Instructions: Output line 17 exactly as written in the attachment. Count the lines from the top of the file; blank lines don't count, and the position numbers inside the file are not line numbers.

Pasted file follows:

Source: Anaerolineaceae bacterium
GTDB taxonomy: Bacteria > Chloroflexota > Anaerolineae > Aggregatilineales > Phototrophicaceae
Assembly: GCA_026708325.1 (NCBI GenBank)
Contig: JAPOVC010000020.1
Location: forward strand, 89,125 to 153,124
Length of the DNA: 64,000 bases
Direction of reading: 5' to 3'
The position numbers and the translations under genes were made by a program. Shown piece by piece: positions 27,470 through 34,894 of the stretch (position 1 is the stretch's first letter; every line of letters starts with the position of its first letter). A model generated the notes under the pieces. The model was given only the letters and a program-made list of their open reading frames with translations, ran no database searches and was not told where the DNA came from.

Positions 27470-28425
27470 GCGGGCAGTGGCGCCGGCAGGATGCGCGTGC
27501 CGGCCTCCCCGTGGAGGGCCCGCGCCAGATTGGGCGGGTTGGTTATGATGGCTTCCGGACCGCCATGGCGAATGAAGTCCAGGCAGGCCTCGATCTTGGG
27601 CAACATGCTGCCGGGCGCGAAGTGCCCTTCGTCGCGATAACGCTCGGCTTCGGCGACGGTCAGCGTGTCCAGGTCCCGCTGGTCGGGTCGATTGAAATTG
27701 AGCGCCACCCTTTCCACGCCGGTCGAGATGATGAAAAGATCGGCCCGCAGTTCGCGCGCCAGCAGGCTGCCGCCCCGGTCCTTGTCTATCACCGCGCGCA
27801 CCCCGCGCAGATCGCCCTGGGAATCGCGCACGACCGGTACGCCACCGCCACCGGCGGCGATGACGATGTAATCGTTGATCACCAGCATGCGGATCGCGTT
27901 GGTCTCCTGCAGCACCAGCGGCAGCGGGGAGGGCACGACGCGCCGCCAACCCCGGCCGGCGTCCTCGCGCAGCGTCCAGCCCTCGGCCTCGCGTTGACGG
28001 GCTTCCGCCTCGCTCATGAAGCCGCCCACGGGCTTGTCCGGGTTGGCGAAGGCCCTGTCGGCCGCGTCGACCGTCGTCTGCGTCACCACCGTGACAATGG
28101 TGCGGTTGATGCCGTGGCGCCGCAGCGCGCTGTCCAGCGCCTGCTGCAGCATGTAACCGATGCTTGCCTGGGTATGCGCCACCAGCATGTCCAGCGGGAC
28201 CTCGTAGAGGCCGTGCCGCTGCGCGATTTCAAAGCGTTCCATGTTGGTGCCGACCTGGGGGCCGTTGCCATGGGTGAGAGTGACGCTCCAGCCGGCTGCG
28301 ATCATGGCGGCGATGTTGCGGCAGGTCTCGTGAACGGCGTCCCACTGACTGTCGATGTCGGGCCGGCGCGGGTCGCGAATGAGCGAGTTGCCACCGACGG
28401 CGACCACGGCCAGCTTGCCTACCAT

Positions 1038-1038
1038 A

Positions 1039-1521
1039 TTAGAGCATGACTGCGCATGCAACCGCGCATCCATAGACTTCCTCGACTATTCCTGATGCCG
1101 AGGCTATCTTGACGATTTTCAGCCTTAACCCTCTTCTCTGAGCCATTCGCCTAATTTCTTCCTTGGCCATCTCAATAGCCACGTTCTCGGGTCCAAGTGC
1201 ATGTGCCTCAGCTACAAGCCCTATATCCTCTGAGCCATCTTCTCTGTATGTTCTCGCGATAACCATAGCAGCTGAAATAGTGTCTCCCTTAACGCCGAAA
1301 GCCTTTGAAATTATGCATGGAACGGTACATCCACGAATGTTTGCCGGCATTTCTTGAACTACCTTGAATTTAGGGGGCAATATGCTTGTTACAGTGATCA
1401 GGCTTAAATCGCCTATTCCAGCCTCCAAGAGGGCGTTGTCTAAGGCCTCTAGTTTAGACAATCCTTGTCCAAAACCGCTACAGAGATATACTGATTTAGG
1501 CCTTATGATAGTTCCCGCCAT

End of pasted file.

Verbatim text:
28101 TGCGGTTGATGCCGTGGCGCCGCAGCGCGCTGTCCAGCGCCTGCTGCAGCATGTAACCGATGCTTGCCTGGGTATGCGCCACCAGCATGTCCAGCGGGAC